Ayamase also known as Ofada stew is from the people of Ogun state. This stew is commonly eaten with ofada rice ( unpolished brown rice) hence where it got the name Ofada stew.
My love affair with this stew started 15years ago. My parents had taken us (I, my sis and late bro- God rest his soul) to Ilishan-remo to write entrance examination into Babcock University. The process had taken a long time and we were all hungry so dad and mum decided to go to town to buy food for everyone. They were to get us takeaway as we couldn't leave the university just yet. So they came back with rice. The rice was wrapped in leaves which wasn't a big deal as I was accustomed to 'Mama Ope' in Ibadan with rice wrapped in leaves. I opened the food to delve into it and was surprised with the colour of the stew..eeewwww. my appetite almost disappeared but I was too hungry so I reluctantly put a spoonful of the food in my mouth after which the food vanished in minutes. I even did a Oliver twist and I started taking the whole entrance thing seriously..lol. I mean who wouldn't want to school where you can have this delicacy at your fingertips. That was the beginning of my love affair with ayamashe. I called it gbadun stew' then because that was the name of the woman selling the food in Ilishan. With the love affair came a quest to learn how to make the stew and luck smiled on me when my mum's friend a caterer who had a restaurant put ofada on her restaurant menu. I humbly went to her and asked her to teach me to cook it. I've made some changes to how she taught me and i have perfected gbadun stew over the years. So here we go...
4 large green bell peppers
1 red pepper
9 green scotch bonnet
2 red scotch bonnet
1 brown onion (chopped)
1 red onion
6 tablespoons locust beans (iru) or half cup
1 cup palm oil
2 maggi cubes
Beef and assorted meats ( shaki, ponmo, etc)
1 tablespoon grounded crayfish
Boil the beef and assorted meats. Do not use curry or thyme or any condiments for this if you intend to use the stock for your ayamase as condiments is a no no for this stew.
Blend coarsely the bell peppers, scotch bonnets (leave 1 green scotch bonnet I blended) and red onion. Pour this in a pot and boil leaving the pot uncovered. The boiling process will take out the water in the pepper.
Pour palm oil in a pot, cover the pot and put on heat to bleach the palm oil (Don't use your best pot for this). The reason for covering the pot is so that the kitchen is not filled with smoke and trigger your smoke alarm. Also it's not healthy inhaling all that smoke. The palm oil should be bleached in approximately 10minutes. Turn the cooker off after this time and leave the palm oil to cool. Do not open the pot until the palmoil is well cooled. It would take another 10minutes for the palm oil to cool. When the palm oil is cooled, open the pot and do what I call the 'paper test' to check if your palm oil is well bleached.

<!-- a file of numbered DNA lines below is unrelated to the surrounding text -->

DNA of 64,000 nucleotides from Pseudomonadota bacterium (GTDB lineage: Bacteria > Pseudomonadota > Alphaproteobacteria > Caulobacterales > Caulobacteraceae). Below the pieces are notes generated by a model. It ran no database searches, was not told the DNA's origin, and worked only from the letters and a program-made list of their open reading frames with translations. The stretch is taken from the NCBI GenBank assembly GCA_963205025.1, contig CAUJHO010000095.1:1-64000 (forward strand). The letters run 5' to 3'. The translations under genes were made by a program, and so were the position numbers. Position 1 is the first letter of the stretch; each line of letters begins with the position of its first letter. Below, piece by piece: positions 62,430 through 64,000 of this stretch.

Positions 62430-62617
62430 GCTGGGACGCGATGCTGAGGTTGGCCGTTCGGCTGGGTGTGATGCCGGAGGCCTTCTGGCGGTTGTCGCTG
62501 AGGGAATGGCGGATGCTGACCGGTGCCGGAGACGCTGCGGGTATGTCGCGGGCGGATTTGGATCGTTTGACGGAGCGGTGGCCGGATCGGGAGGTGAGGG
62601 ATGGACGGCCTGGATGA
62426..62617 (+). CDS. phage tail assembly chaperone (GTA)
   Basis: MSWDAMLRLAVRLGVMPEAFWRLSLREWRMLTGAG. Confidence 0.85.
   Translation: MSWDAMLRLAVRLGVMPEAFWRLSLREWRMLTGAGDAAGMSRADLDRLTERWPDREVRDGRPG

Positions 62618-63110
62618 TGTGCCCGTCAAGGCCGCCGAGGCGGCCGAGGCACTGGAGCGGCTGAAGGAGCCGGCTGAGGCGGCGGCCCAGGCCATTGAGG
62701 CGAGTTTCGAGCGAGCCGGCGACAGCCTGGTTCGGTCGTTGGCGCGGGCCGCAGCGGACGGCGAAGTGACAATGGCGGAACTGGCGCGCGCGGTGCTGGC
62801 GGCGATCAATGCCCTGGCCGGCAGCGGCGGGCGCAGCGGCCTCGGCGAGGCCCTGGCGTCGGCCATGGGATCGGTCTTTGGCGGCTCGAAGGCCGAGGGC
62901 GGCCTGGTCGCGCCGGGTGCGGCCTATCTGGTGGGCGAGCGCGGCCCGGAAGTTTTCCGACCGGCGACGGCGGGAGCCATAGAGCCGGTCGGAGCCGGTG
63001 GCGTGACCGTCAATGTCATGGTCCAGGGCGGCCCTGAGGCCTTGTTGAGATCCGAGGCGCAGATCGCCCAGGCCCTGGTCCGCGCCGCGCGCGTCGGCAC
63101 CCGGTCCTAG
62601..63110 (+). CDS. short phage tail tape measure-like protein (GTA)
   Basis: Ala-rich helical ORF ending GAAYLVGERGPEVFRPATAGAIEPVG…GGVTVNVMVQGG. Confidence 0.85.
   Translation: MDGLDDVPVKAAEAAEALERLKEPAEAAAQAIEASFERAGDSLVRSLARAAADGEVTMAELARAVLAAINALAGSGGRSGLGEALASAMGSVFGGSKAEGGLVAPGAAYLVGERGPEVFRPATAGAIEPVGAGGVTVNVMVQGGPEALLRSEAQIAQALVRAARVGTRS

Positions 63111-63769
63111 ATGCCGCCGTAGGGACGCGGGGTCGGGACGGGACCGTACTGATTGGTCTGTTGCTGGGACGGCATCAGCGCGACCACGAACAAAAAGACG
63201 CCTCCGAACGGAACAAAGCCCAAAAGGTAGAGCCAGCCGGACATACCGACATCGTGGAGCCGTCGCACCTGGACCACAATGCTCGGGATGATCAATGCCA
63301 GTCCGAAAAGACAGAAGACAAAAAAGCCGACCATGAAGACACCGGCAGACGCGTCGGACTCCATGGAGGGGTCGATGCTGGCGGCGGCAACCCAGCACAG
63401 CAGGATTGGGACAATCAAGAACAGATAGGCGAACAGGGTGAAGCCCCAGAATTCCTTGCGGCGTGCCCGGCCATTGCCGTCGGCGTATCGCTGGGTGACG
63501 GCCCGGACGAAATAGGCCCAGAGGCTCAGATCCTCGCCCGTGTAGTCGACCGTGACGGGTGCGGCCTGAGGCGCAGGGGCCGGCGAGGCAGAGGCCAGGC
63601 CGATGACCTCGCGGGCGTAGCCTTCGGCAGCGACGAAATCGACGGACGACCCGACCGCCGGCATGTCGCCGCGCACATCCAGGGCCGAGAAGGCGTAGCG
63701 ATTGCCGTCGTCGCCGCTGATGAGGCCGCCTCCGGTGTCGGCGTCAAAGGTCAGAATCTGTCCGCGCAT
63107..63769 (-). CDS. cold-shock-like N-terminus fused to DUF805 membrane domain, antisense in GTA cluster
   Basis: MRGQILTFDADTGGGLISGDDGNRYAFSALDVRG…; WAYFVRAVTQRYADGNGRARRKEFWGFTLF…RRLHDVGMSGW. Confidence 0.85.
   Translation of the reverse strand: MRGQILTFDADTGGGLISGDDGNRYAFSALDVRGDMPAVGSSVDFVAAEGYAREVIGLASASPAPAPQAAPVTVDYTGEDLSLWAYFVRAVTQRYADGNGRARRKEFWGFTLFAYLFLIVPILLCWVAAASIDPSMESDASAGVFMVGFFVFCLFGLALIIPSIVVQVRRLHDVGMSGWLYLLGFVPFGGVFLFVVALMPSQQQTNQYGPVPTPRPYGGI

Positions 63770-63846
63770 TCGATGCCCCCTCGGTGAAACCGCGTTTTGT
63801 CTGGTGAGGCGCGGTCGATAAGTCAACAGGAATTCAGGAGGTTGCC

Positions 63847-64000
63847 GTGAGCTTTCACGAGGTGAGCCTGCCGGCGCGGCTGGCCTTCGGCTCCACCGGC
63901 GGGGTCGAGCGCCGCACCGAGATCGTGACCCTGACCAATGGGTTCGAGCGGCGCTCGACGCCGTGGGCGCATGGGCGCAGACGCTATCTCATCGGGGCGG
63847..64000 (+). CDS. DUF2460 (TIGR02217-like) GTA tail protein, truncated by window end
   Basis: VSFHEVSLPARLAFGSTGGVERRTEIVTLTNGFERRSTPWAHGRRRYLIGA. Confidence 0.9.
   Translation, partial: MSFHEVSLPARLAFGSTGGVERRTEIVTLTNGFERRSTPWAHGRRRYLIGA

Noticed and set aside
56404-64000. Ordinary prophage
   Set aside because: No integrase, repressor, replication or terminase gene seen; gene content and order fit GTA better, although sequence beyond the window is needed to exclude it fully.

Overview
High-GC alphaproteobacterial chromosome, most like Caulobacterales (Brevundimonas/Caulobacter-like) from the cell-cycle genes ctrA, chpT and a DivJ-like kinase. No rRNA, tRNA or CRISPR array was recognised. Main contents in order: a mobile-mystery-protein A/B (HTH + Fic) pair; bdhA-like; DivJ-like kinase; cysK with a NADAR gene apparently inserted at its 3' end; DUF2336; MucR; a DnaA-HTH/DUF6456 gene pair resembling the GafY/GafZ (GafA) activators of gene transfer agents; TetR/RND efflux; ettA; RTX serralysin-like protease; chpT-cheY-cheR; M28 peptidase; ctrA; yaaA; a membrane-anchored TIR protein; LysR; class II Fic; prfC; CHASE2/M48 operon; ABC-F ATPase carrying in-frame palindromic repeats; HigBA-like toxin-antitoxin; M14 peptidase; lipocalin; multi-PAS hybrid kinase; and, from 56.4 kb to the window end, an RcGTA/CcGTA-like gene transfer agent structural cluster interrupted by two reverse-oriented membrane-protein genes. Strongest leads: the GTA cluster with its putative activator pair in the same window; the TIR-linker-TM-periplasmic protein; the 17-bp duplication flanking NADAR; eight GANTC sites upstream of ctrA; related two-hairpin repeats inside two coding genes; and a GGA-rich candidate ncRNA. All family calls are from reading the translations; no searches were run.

Paper test-Touch the palm oil wit a clean white paper. If it comes out transclucent like the picture below the palm oil is bleached. If the paper comes out red the palmoil is not bleached.
If your palm oil is well bleached, pour it into a fresh pot, put it back on the cooker and add half of the locust(iru). The iru will make the palm oil start foaming and start producing a lovely aroma. Add the chopped onions at this stage and add the already boiled pepper.
Add maggi cubes, stock and salt to taste and leave to fry. Do not cover the pot and also stir frequently.
Add the 1 remaining green scotch bonnet in whole. This was a tip I caught from iya Gbadun as I sometimes used to see whole rodo in my stew when bought from her. I reckon this to give the ayamase extra spicy flavor of the scotch bonnet.
After 3minutes add the beef, assorted meats, and the remaining half of the locust beans (iru) and keep stirring frequently for 5minutes then add the grounded crayfish. Leave for another 2minutes and turn off the heat.
Ayamashe is ready and trust me it's all worth the trouble!
Enjoy with rice. You can also eat with yam and plantain.
Incase you wondering if i got the admission..oh yes i did. The love of the food was enough motivation????